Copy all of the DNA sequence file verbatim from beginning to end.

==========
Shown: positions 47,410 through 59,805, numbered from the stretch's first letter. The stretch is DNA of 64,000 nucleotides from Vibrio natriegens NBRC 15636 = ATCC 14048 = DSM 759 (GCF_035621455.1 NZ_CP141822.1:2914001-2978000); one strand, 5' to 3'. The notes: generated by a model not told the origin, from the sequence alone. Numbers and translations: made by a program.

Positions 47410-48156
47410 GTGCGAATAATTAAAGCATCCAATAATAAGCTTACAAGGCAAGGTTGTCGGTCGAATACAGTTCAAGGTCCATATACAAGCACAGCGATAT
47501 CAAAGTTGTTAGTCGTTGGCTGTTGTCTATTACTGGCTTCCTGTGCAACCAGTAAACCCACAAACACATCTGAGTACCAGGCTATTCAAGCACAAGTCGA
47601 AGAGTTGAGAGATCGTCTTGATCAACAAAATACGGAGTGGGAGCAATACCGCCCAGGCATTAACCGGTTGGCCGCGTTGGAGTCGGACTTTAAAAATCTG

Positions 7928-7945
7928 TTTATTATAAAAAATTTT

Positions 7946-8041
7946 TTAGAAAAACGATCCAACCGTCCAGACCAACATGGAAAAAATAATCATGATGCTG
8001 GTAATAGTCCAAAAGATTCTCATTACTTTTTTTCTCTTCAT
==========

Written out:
Shown: positions 47,410 through 59,805, numbered from the stretch's first letter. The stretch is DNA of 64,000 nucleotides from Vibrio natriegens NBRC 15636 = ATCC 14048 = DSM 759 (GCF_035621455.1 NZ_CP141822.1:2914001-2978000); one strand, 5' to 3'. The notes: generated by a model not told the origin, from the sequence alone. Numbers and translations: made by a program.

Positions 47410-48156
47410 GTGCGAATAATTAAAGCATCCAATAATAAGCTTACAAGGCAAGGTTGTCGGTCGAATACAGTTCAAGGTCCATATACAAGCACAGCGATAT
47501 CAAAGTTGTTAGTCGTTGGCTGTTGTCTATTACTGGCTTCCTGTGCAACCAGTAAACCCACAAACACATCTGAGTACCAGGCTATTCAAGCACAAGTCGA
47601 AGAGTTGAGAGATCGTCTTGATCAACAAAATACGGAGTGGGAGCAATACCGCCCAGGCATTAACCGGTTGGCCGCGTTGGAGTCGGACTTTAAAAATCTG

Positions 7928-7945
7928 TTTATTATAAAAAATTTT

Positions 7946-8041
7946 TTAGAAAAACGATCCAACCGTCCAGACCAACATGGAAAAAATAATCATGATGCTG
8001 GTAATAGTCCAAAAGATTCTCATTACTTTTTTTCTCTTCAT